A great international city holds back tears of shock. Founded in the name of adventurism, startled into greatness by wildcattters, galactic birthplace of the phrase “we have a problem,” she is today shoved under tentacled clouds of millennial flood. She has always been a city of the moment. Even by American standards, Houston flaunts herself as queen of the quick turnaround, defiantly unplanned and un-zoned, yet never unsegregated.
A great international city holds back tears of shock. Founded in the name of adventurism, startled into greatness by wildcattters, favored by a Texas-born president to become galactic birthplace of the phrase “we have a problem,” she is today shoved under tentacled clouds of millennial flood. Like a knock at midnight, Hurricane Harvey has startled millions, catching each one just as they are, ready or not. Immediately, we see the un-faked humanity of it.
Preparedness and an “incredible” response kept a fire in one downtown Athens building from taking out an entire historic block along the Courthouse Square Saturday.Thirteen fire departments from around the region — along with first responders from other agencies — joined the Athens Fire Department Saturday morning to fight a blaze that struck the building at the corner of Jackson Street and Washington Avenue adjacent to the Athens Area Chamber of Commerce office in downtown Athens.“The...
Muck Rack makes it simple to find people, tweets, or articles that mention any name, keyword, company, hashtag etc. We've compiled this guide to help you make the most of your search.
Selecting a term
Start searching tweets, articles from media outlets, articles mentioned in tweets, journalists'
names, titles and bios with some suggested searches:
Companies or Topics (e.g. iPhone, Microsoft)
Phrases (e.g. "cloud computing") — use quotes to keep the terms together
Twitter handles (e.g. @username) — returns those who have mentioned or replied to
Names (e.g. "David Pogue")
Hashtags (e.g. #sxsw, #london2012)
Bio details (e.g. vegan, Olympics, father)
Muck Rack's Advanced Search allows for many boolean operators.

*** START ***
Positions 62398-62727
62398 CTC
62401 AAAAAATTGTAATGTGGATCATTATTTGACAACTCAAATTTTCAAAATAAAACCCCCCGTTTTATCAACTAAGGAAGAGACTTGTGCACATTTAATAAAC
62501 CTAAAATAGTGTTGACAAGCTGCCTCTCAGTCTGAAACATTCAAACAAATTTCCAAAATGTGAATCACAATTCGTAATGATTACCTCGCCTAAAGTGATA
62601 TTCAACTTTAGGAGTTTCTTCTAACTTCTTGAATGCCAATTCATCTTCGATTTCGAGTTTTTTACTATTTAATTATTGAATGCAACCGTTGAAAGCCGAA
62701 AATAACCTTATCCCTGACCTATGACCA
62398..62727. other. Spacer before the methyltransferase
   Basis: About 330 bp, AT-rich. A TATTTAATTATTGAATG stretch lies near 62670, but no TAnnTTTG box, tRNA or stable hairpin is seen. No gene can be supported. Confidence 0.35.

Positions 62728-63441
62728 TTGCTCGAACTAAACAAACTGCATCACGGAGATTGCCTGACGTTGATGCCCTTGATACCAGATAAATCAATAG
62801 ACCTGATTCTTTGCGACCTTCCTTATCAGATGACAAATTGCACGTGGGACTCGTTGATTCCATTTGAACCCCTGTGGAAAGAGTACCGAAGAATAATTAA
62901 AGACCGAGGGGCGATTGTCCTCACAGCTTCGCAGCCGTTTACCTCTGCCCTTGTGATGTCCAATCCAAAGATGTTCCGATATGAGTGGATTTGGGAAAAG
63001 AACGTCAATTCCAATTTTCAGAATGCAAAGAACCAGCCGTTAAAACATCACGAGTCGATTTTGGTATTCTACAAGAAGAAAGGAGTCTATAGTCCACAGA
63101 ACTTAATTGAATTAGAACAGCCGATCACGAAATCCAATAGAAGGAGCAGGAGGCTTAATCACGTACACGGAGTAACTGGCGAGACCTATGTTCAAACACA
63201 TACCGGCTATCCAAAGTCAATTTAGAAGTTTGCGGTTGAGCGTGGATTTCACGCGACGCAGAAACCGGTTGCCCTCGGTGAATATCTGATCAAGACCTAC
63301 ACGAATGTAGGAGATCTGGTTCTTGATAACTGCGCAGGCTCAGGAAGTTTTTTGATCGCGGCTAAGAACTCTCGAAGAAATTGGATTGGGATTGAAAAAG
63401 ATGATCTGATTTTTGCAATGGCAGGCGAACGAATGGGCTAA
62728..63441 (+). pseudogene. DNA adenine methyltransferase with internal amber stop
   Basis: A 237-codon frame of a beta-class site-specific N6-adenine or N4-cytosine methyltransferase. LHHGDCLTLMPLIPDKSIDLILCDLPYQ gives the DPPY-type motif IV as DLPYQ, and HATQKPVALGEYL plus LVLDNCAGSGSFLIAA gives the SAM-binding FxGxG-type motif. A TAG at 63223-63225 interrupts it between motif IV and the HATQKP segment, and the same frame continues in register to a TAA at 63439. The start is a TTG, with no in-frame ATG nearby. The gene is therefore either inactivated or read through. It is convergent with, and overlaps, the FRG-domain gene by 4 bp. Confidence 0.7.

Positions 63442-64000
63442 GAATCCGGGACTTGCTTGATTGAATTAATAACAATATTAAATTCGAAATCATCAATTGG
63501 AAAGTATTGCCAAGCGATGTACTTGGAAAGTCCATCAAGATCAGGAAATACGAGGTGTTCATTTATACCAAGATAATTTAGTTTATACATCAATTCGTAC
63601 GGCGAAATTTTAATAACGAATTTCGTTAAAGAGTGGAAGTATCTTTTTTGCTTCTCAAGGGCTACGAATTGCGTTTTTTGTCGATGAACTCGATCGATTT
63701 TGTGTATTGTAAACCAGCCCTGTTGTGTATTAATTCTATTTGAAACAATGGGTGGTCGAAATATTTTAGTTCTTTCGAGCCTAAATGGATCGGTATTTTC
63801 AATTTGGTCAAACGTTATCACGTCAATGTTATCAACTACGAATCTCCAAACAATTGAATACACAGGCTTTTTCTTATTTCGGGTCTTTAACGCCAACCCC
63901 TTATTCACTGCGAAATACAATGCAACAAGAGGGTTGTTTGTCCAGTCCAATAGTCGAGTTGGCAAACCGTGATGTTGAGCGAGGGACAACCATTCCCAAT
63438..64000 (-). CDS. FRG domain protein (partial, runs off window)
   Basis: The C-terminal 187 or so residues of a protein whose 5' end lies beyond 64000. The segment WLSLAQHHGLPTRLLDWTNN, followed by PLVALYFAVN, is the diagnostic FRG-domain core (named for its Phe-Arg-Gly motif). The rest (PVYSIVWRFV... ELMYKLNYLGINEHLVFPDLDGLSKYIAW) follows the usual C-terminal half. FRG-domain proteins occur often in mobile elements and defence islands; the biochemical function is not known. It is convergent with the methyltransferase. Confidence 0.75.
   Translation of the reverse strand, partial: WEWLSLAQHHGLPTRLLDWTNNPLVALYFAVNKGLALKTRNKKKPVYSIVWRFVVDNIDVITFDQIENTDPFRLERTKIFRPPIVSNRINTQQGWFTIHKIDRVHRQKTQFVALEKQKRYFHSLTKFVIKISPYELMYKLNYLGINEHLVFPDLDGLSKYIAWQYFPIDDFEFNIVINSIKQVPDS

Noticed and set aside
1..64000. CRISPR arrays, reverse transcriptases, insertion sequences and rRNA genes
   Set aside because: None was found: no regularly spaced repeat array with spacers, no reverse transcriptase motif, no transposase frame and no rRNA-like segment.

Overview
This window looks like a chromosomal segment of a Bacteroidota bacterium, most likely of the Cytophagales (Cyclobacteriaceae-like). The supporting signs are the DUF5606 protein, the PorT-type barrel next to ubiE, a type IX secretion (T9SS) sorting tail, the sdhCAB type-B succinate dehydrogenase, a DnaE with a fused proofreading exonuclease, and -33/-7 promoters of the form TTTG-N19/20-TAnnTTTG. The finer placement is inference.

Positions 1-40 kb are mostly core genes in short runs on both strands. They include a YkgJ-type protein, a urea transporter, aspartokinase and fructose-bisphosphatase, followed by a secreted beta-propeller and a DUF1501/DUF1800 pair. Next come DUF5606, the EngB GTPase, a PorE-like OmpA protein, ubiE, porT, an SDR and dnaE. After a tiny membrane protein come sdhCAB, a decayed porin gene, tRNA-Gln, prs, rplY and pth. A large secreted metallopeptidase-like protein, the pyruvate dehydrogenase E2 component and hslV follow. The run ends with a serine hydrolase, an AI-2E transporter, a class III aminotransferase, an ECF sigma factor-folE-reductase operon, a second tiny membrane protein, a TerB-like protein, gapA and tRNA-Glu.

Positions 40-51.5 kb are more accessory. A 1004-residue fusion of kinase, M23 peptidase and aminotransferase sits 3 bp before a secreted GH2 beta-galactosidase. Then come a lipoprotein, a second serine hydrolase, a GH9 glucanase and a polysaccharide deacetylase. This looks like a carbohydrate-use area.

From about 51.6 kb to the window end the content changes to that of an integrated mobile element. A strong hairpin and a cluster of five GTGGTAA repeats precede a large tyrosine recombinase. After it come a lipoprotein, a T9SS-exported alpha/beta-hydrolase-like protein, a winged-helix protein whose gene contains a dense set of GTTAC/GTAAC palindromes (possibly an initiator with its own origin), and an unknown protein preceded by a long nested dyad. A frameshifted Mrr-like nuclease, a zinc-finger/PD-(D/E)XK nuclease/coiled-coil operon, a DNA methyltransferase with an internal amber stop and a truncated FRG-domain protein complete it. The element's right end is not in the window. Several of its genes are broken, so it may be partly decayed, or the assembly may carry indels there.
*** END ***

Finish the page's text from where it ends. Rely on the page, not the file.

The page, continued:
Find results that mention multiple specified terms, use AND or
+. For example, ensure each result contains both Elon Musk and Mark Zuckerberg by
searching Obama AND Romney or Obama + Romney.
Use the operators OR or , to broaden your search when you'd like either of
multiple terms to appear in results. (This is the default behavior of our search when no operators
are used.) For example, search for democrat OR republican to find results that refer to
Democrats and/or Republicans.
Use NOT or - to subtract results from your search. For
example, searching Disney will yield results about the Walt Disney Company as well as Walt Disney
World Resort. To exclude mentions of Disney World, search for Disney -World or Disney
When using one of these operators with a phrase, enclose it in quotation marks. For example, you can
find results about smartphones excluding Apple's iPhone 4S by searching smartphone -"iPhone
Exact case matching or punctuation
If you're searching for a brand name or keyword that relies on specific punctuation marks or capitalization, you can
find results that match your exact query by adding matchcase: before the keyword you're searching for, like matchcase:E*TRADE .
Use parentheses to separate multiple
boolean phrases. For example, to find journalists talking about having fun in Disney World or
Disneyland, search for ("disney world" OR disneyland) AND fun.
An asterisk can be used to search for any variation of a root word truncated by the asterisk. For example, searching for admin* will return results for administrator, administration, administer, administered, etc.
A near operator is an AND operator where you can control the distance between the words. You can vary the distance the near operation uses by adding a forward slash and number (between 0-99) such as strawberries NEAR/10 "whipped cream", which means the strawberries must exist within 10 words of "whipped cream".